EPA and IRS Aren’t Off the Hook for Executive Use of Private Email

House Oversight and Government Reform Committee Chairman Rep. Darrell Issa, R-Calif. House Oversight and Government Reform Committee Chairman Rep. Darrell Issa, R-Calif. Charles Dharapak/AP

Both the Environmental Protection Agency and the Internal Revenue Service have come under fire in recent days for alleged use of private email by executives conducting official business.

On Wednesday a federal judge ruled against EPA’s request for dismissal of a lawsuit seeking further examination of the agency’s internal communications affecting controversial regulations. On Tuesday, House Oversight and Government Reform Committee Rep. Darrell Issa, R-Calif., sent a letter to IRS official Lois Lerner, the former head of the tax agency’s Exempt Organizations division on leave since the political targeting scandal broke in May, seeking emails from her “nongovernmental” account.

“Through the course of the investigation, we have learned that you sent documents related to your official duties from your official IRS email account to an msn.com email account labeled ‘Lois Home,' ” said the letter, co-signed by Rep. Jim Jordan, R-Ohio. “This raises some serious questions concerning your use of a non-official email account to conduct official business.

“[T]he use of non-official email accounts to conduct official business [indicates possible violations of] federal records requirements,” the lawmakers said. “It also creates difficulties in fulfilling the IRS’ obligations under the Freedom of Information Act and other litigation requests. Your use of non-official email accounts also frustrates congressional oversight obligations.”

Issa also weighed in on the EPA situation, releasing a statement Wednesday saying, “The committee has continued to uncover troubling evidence that administration officials have engaged in an intentional and systemic practice of violating federal transparency laws to communicate with lobbyists and other private interests using non-official or alias email accounts. This practice runs afoul of the president’s promise to run the most transparent administration in history and creates an undeniable impression that officials are engaging in inappropriate behavior.”

He said his panel continues to work on the issue governmentwide with Sen. David Vitter, R-La., on the Senate Environment and Public Works Committee.

The EPA suffered a courtroom loss Wednesday in the case brought last year by the conservative, Virginia-based Landmark Legal Foundation seeking internal emails from several top EPA officials that the attorneys group believed would show that key proposed rules were delayed by the agency until after the 2012 election. Landmark’s FOIA request “asserts the possibility that the Obama administration is improperly politicizing EPA activities, EPA officials are attempting to shield their true policy goals from the public, and/or EPA officials themselves are putting partisan interests above the public welfare,” the group’s original complaint said.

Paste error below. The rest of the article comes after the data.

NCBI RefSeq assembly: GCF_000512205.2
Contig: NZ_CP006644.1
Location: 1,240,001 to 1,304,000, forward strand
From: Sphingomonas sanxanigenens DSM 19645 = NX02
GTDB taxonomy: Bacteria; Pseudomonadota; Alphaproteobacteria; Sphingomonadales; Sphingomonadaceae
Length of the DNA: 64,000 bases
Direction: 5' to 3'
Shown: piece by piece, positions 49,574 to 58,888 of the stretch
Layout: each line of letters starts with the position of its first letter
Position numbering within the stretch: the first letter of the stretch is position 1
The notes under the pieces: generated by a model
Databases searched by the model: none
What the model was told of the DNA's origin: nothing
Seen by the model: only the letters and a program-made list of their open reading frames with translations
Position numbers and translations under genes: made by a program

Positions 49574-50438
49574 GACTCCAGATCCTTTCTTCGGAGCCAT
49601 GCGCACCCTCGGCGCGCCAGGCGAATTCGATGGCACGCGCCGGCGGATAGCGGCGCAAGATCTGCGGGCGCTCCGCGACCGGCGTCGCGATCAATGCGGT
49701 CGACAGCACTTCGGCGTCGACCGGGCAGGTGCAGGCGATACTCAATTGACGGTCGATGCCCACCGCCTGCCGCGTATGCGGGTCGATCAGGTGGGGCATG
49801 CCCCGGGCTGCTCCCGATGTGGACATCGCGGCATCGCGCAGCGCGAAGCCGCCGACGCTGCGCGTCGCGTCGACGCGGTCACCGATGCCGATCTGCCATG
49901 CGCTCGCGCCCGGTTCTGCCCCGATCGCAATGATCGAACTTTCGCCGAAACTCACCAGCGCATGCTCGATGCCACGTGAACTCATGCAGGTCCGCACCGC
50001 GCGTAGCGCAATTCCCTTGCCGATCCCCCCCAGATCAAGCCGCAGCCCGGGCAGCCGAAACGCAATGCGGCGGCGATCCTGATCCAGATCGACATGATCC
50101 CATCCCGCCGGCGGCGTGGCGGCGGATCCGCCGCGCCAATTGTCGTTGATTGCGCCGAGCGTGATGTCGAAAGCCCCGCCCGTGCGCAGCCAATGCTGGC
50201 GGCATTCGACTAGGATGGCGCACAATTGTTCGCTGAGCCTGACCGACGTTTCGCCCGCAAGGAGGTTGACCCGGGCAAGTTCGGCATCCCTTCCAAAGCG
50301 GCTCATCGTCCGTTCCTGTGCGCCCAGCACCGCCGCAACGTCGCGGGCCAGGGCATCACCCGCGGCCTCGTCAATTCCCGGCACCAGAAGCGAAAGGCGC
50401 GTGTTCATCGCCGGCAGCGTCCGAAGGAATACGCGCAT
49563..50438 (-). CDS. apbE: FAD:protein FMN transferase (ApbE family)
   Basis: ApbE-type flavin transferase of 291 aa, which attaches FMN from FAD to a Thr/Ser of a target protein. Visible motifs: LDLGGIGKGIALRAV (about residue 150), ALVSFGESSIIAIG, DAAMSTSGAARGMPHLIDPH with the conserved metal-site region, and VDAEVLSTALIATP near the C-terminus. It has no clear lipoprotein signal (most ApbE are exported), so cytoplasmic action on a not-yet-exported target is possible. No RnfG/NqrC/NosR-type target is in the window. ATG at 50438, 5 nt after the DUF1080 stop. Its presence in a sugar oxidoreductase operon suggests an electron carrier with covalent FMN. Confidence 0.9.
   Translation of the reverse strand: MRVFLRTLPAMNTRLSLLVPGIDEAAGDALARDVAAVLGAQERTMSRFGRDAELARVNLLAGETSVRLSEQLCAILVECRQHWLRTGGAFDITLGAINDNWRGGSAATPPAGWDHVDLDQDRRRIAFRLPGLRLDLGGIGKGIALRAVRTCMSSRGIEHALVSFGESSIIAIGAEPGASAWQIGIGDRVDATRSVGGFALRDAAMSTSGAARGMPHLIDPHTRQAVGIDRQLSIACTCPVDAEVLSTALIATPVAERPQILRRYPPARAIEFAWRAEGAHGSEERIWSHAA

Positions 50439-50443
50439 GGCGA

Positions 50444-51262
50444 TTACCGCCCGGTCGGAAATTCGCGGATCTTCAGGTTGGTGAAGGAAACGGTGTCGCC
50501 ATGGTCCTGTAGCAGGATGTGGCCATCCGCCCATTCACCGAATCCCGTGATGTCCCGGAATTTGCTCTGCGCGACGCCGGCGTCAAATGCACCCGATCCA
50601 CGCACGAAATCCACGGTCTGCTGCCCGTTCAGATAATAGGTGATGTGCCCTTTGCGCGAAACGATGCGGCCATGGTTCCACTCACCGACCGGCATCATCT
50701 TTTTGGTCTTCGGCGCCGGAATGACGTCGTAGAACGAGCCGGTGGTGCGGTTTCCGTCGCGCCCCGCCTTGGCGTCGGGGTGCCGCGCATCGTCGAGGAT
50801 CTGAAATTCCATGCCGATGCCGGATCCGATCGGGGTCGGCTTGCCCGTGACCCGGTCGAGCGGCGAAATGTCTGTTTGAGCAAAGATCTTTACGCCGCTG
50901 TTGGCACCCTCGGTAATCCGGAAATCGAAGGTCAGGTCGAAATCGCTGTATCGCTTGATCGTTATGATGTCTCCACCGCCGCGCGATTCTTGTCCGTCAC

U.S. district Judge Royce C. Lamberth on Wednesday rejected an EPA request for summary judgment against Landmark, instead permitting Landmark to question former EPA Administrator Lisa Jackson and others about emails possibly omitted when EPA responded to Landmark’s Freedom of Information Act request this spring. Jackson, it was widely reported, had conducted some communication using a personal account with the name Richard Windsor.

“The possibility that the agency purposefully excluded the top leaders of the EPA from the search, at least initially, suggests an unreasonable and bad faith reading of Landmark’s FOIA request and subsequent agreement to narrow its scope,” the judge wrote. Moreover, “the EPA’s briefing and affidavits on the facts and circumstances …. contain numerous inconsistencies and reversals which undermine confidence in their truthfulness.”

Asked for a response, an EPA spokesman told Government Executive that “while the judge said our inability to fully explain our actions on this FOIA suggests the possibility of bad faith, he didn’t actually find that we acted in bad faith.”

As a general position on use of emails, EPA has said it is “committed to adhering to the appropriate regulations and laws for both federal records management and email use," he said. "EPA continues to work with the inspector general in its review of EPA's email practices and policies, and is prepared to give full consideration to any recommendations for improvements identified in that review.”

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